'I don’t believe in God... But did I see God? Did I hear God? Through Zack, yeah. He met me with love, and at the time, love was truth, and he didn’t pull punches. And I’m grateful, not even on some cheeseball shit trying to sell a movie. In real life. That motherfucker is magical.' LaBeouf’s posture is all right angles, as if the memory alone has straightened him. 'Zack
allowed me to be open to help when it came.'
When LaBeouf first checked into rehab, he was asked about the pop—the moment your head gets pulled out of your ass and clarity washes
over you. 'For me,' he says, 'it was Zack.' LaBeouf is not broken but on the other side of brokenness, and he’s looked back at the wreckage for long enough. It’s time to go home. He rises, puts his hands in his pockets, and walks out
from under the shade of the crab-apple tree."
Both LeBouf and costar Dakota Johnson made a point of telling the directors just how positive, how special Gottsagen made the set. "Just so you know, it's not always like this. Sets aren't always like this."
That quote wrecked me, it really did. It forced me to come to grips with an overwhelming question:
Don't get me wrong, I know why sets, why jobs can be horrible. This person can't get along with this other person. This person's method acting drives this actor's sensibilities crazy. Actor in the supporting role feels they should have been cast as the lead and wants to prove it. This director is controlling and manipulative. And so on and so on.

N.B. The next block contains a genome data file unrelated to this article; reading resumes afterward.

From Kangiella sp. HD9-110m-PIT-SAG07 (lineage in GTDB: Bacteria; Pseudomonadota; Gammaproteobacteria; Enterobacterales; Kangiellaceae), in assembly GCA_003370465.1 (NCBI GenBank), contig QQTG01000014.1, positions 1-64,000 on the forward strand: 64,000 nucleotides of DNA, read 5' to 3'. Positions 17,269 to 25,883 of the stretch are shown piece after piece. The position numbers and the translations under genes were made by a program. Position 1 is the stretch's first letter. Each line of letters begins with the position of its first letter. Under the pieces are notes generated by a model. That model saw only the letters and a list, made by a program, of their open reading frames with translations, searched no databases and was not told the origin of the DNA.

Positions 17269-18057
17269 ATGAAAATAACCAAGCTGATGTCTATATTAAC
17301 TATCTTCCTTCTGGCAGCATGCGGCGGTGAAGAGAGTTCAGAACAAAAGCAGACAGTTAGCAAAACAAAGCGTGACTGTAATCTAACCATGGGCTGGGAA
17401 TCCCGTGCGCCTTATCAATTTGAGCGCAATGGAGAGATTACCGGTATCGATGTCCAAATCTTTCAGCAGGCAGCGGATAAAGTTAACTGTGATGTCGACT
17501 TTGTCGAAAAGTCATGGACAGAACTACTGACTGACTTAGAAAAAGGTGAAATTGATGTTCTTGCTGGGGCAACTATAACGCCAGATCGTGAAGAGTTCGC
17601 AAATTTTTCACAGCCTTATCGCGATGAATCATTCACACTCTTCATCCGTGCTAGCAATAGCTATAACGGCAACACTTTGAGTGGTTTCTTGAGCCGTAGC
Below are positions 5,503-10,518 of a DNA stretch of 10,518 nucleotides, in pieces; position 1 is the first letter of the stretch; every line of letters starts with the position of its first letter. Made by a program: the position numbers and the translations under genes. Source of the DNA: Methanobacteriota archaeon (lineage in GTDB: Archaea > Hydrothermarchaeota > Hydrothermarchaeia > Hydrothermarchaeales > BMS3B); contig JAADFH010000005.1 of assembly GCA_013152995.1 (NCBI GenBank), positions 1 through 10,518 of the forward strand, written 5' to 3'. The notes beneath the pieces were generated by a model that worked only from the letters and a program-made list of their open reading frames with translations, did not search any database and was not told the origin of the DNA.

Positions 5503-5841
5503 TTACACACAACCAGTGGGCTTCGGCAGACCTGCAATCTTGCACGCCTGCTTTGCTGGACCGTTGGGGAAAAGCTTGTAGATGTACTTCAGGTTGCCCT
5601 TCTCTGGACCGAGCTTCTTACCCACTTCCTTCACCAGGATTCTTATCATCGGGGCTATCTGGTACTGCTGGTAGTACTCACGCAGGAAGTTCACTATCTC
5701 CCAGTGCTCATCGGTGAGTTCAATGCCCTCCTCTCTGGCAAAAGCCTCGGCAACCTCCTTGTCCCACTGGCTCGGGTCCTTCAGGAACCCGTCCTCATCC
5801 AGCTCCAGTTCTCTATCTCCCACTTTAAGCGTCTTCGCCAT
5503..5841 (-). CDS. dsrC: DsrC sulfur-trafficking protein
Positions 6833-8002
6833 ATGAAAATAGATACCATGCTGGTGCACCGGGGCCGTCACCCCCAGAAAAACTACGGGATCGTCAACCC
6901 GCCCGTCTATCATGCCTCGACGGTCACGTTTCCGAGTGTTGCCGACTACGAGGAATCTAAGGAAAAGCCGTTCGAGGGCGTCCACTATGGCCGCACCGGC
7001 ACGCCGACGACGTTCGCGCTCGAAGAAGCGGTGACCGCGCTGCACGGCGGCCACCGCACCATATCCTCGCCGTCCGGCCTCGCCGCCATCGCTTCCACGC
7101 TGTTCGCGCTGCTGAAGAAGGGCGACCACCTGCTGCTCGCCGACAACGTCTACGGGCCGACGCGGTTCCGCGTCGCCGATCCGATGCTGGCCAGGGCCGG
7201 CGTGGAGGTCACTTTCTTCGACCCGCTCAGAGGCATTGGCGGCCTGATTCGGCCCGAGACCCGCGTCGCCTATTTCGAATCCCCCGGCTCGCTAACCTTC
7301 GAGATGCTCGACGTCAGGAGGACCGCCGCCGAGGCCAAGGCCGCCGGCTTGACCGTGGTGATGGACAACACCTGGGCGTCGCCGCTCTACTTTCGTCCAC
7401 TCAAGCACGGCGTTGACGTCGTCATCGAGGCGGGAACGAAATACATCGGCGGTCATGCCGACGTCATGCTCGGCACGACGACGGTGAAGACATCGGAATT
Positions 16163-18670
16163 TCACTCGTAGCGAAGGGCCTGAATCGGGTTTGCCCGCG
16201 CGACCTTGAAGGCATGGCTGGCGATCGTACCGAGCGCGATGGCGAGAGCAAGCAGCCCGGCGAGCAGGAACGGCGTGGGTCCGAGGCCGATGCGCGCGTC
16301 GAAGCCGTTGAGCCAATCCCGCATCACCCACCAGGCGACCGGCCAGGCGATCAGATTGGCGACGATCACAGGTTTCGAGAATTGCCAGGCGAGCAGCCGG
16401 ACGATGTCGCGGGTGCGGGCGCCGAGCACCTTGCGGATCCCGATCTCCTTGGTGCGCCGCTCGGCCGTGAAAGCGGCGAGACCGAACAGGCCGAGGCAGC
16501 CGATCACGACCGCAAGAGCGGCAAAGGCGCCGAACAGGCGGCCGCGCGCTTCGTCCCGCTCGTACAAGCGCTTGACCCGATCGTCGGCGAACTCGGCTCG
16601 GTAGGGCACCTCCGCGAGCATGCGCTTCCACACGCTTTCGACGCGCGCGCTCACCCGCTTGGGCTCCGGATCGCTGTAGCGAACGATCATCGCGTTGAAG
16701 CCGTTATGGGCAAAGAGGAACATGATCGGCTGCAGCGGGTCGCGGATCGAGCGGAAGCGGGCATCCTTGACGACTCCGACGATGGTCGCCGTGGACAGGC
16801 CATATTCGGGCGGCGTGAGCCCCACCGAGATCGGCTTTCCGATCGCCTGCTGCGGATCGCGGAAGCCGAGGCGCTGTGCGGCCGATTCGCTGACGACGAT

But truly, why is having a positive experience at work, especially in the arts, such a rarity? Why is it a surprise to find a set that is affirming, that is positive, that is joyful?
Are we that vain? Are our egos that fragile?
Why do place the onus on "special" people to make that happen? For it to either be the place of the rare saints like Mister Rogers, or of those who we would often treat dismissively in other scenarios?
Why do we shirk our responsibility to love our neighbor? To show that we serve a better kingdom? To show that there is a better way? To be fully present?
"If there is nothing but what we make in this world, let us make good."
Maybe it's time to realize that the onus is on us, each and every singular one of us, to make our environments better. That our calling is to be the one that makes the set, our job, our classroom, etc. the place that people say "it's not always like this. This is special."
That it's time to own up to changing our own environments or getting out of those we cannot change. If we are stuck in a job that we cannot improve and that is only draining and not rewarding in some way, that it's time for a change. For something different.
It's time for us to make good.